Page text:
Partly to mostly sunny with a
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Vol. XCIV-No. 132 Coovrioht 1984. The Micigan Dai, ly ,,Ann Arbor~r. Miion-n tiurdnv ,AA,...17 100._
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By NEIL CHASE
"There is a Hart and Mondale, and
there is a Jackson," the presidential
candidate Rev. Jesse Jackson told a
cheering crowd of 1,200 at the Michigan
The run for the Democratic
nomination has become "a three-man
race with two views," Jackson said,
making it clear he is one of three can-
didates remaining after John Glenn
yesterday became the fifth Democrat
to drop out of the race.
JACKSON'S VISIT was part of a last-
minute bus tour across southern
Michigan to drum up votes in today's
With only three candidates left in the
contest, Jackson contrasted his plat-
form with those of Hart and Mondale.
"Hart and Mondale want to raise the
military budget," he said. "If you raise
the military budget, you're going to in-
crease the deficit. If you increase the
deficit, you're going to mortgage the
future of our children."
JACKSON PROPOSED cutting the
military budget by reducing American
military strength in Japan and Europe.
The money saved should be channelled
into education and welfare programs,
"We cannot keep Japan and Europe
on welfare," he said. "Start teaching
America. Give our children a chance."
Jackson called himself a "man of ac-
tion," and pointed to his record as a
civil rights activist and his successful
effort to free an American pilot cap-
tured by Syria last year.
"I DIDN'T advocate the right to vote.
I marched to ge the right vote," he
said. "I went to Syria and got (Navy Lt.
Mark) Goodman and brought him
Turning his criticism to President
Ronald Reagan, the Baptist minister
attacked Reagan's support for school
"Reagan's not been to church in so
long he doesn't know the structure of a
prayer," he said.
See JACKSON, Page 5
Students say they
gotta have Hart'
By MARK SMALLWOOD
Senator Gary Hart may have said he
won't win the Michigan Caucus today,
but an informal survey of University
students shows he has former Vice
President Walter Mondale beat four to
Of the 60 students questioned this
week, 40 percent say they would vote
for Hart compared to only 7 percent for
THE GENERAL consensus among
Hart supporters is that the Colorado
senator is energetic, bright, and has a
better chance of beating President
Reagan in November. They -are op-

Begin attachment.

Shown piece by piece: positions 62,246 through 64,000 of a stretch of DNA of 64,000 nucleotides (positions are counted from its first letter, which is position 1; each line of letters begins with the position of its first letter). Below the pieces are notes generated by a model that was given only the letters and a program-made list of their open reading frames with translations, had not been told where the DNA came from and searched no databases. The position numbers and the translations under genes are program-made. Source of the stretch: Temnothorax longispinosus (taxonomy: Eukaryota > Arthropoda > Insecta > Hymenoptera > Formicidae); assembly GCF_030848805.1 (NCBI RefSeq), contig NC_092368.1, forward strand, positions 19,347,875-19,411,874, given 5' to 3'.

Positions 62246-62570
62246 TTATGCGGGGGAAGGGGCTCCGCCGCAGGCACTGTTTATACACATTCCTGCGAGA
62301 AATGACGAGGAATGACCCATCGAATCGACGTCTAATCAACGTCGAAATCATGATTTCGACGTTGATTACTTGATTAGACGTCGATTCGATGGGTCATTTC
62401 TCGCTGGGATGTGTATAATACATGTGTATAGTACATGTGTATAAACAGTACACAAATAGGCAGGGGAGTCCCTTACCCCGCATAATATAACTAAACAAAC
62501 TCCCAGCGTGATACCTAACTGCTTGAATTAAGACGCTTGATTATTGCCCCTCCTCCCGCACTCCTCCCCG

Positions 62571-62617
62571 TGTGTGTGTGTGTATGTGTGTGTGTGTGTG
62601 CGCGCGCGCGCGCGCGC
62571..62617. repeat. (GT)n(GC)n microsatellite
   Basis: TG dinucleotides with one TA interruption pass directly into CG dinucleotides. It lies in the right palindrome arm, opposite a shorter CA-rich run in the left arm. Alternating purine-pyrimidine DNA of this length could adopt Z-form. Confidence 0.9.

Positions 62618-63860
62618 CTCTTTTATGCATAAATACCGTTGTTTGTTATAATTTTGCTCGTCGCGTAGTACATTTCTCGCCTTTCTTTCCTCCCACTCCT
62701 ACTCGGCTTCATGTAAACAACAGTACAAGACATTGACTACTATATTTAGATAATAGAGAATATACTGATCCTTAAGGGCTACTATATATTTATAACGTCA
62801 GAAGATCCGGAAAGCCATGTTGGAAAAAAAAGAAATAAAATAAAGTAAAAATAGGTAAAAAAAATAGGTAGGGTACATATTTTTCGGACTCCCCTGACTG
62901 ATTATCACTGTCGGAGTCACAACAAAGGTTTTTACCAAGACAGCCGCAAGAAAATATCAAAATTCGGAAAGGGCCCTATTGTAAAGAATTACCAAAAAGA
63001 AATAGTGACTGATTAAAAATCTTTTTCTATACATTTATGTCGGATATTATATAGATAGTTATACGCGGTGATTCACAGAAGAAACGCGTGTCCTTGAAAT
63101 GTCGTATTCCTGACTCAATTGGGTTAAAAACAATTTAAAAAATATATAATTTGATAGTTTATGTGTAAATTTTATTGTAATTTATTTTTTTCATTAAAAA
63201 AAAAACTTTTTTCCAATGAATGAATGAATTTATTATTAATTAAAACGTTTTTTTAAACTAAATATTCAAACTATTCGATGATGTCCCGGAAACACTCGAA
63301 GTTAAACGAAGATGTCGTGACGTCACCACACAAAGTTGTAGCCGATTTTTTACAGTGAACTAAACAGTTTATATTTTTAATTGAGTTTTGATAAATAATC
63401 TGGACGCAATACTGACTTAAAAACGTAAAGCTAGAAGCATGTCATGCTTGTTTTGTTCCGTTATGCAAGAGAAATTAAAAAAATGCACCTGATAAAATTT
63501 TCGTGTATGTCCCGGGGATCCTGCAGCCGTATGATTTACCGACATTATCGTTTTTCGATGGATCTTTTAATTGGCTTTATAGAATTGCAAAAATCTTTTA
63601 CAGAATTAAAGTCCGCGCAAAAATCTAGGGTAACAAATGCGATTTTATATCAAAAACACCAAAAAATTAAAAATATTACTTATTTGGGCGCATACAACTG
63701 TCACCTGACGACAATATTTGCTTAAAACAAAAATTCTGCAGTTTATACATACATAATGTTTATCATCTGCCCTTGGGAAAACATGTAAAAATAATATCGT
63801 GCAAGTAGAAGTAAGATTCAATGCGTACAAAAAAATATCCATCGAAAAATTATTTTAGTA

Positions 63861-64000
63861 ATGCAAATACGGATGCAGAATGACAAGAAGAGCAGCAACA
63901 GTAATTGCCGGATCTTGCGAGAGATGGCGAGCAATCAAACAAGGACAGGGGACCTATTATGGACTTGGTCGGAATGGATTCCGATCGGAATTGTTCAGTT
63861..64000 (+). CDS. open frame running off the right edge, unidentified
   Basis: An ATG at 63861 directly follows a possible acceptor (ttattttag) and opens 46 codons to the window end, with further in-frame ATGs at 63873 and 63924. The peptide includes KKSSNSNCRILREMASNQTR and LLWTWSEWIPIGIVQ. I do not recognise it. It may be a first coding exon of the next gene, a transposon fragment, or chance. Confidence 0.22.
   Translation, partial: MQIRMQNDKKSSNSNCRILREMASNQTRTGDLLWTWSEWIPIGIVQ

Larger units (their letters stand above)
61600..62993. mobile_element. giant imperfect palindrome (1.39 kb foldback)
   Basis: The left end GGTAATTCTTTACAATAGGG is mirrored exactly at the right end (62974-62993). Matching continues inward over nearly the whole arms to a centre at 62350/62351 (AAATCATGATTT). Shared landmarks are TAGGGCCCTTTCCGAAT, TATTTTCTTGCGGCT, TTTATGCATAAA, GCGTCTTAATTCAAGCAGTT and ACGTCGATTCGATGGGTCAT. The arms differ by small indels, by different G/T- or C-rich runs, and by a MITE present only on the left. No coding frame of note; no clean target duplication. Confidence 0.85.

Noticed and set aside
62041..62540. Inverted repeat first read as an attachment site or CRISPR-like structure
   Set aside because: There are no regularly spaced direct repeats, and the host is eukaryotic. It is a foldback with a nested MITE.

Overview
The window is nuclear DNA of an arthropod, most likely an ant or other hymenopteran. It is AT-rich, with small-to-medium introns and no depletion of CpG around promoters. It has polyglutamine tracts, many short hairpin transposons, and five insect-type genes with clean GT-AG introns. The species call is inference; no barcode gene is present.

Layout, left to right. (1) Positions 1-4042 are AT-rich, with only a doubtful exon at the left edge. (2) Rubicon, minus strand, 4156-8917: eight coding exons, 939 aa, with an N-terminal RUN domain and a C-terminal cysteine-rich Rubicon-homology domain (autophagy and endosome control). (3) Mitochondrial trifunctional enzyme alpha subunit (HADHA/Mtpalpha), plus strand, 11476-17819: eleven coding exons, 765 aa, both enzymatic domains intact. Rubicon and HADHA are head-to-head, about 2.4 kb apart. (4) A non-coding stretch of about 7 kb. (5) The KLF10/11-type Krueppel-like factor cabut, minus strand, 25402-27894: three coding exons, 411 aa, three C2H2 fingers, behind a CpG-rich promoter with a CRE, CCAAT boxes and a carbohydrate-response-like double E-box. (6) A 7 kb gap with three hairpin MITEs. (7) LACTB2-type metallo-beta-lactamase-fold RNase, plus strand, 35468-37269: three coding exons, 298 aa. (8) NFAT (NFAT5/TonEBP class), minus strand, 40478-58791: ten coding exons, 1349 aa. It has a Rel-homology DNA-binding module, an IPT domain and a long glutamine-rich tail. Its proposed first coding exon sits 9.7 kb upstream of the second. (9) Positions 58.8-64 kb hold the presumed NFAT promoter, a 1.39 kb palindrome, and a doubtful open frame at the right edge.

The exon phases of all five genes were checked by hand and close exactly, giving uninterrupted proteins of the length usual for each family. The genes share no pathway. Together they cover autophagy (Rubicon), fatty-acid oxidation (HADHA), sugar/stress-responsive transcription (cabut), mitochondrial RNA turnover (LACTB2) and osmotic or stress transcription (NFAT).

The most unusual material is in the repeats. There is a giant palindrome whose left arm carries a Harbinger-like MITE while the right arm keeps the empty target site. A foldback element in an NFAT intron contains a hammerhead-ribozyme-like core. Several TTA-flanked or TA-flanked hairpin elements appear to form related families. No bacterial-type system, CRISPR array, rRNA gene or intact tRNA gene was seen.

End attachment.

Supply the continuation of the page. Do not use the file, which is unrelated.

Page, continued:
timistic about Hart's new ideas on the
See STUDENTS, Page 5
Daily Photo by DOUG McMAHON
Rev. Jesse Jackson uses his unique style yesterday to urge 1,200 people at the Michigan Theater to support him in
today's presidential preference caucuses.
Regents support gay rights statement
By LAURIE DELATER The statement has drawn a mixed prohibiting the University from endor- homosexuals are breaking the law. bedrooms, and it only becomes a ment on the issue.
University's Board of Regents response from; members of the local sing illegal homosexual acts he said. "Private habits are private business. problem when they take it out of there," THE GAY rights policy will no
day refused to back Regent gay community. Some have hailed it as Other illegal acts such as incest might It is none of our business what people do Roach said. pear in University applicat
Baker's attempt to block a . a victory, while others have called it a be implied by the words "sexual orien- in their private lives, or private The other regents declined to com See SHAPIRO, Page 2
proposed policy statement prohibiting
discrimination against gays, despite his
objections that the policy would be
weak and possible illegal.
Baker (R-Ann Arbor) failed to
receive a second for his motion telling
University President Harold Shapiro.
not to issue the statement.
WITH THE rest of the board's sup-.
port, Shapiro said he would announce
the statement next week clarifying the
University's non-discrimination policy
for homosexuals in offices and
weak policy that will do nothing to
change the situation.
The University will become one of
several schools across the nation that
have recently added sexual orientation
to policies which forbid discrimination
on the basis of such things as sex,
religion, and marital status.
BAKER TOLD the regents at their
meeting Thursday that an addition to
the University's policy statement would
require a change of the regents'
bylaws. Amending the bylaws would be
morally unwise and violate state laws
tation" in the policy, he said.
Without the regents' backing, the
presidential policy statement would be
ineffective, Baker said.
"If we are going to stand against'
discrimination, let's stand against
discrimination, let's not go around the
corner," he added.
BUT REGENT Thomas -Roach (D-
Saline) said a change in the regents'
bylaws was unnecessary and that the
statement would not be illegal or an en-
dorsement of homosexuality because
the University cannot assume
Ed. school begini
By KAREN TENSA
A top School of Education official told the regents yester-
day that the school will eliminate 30 faculty positions, and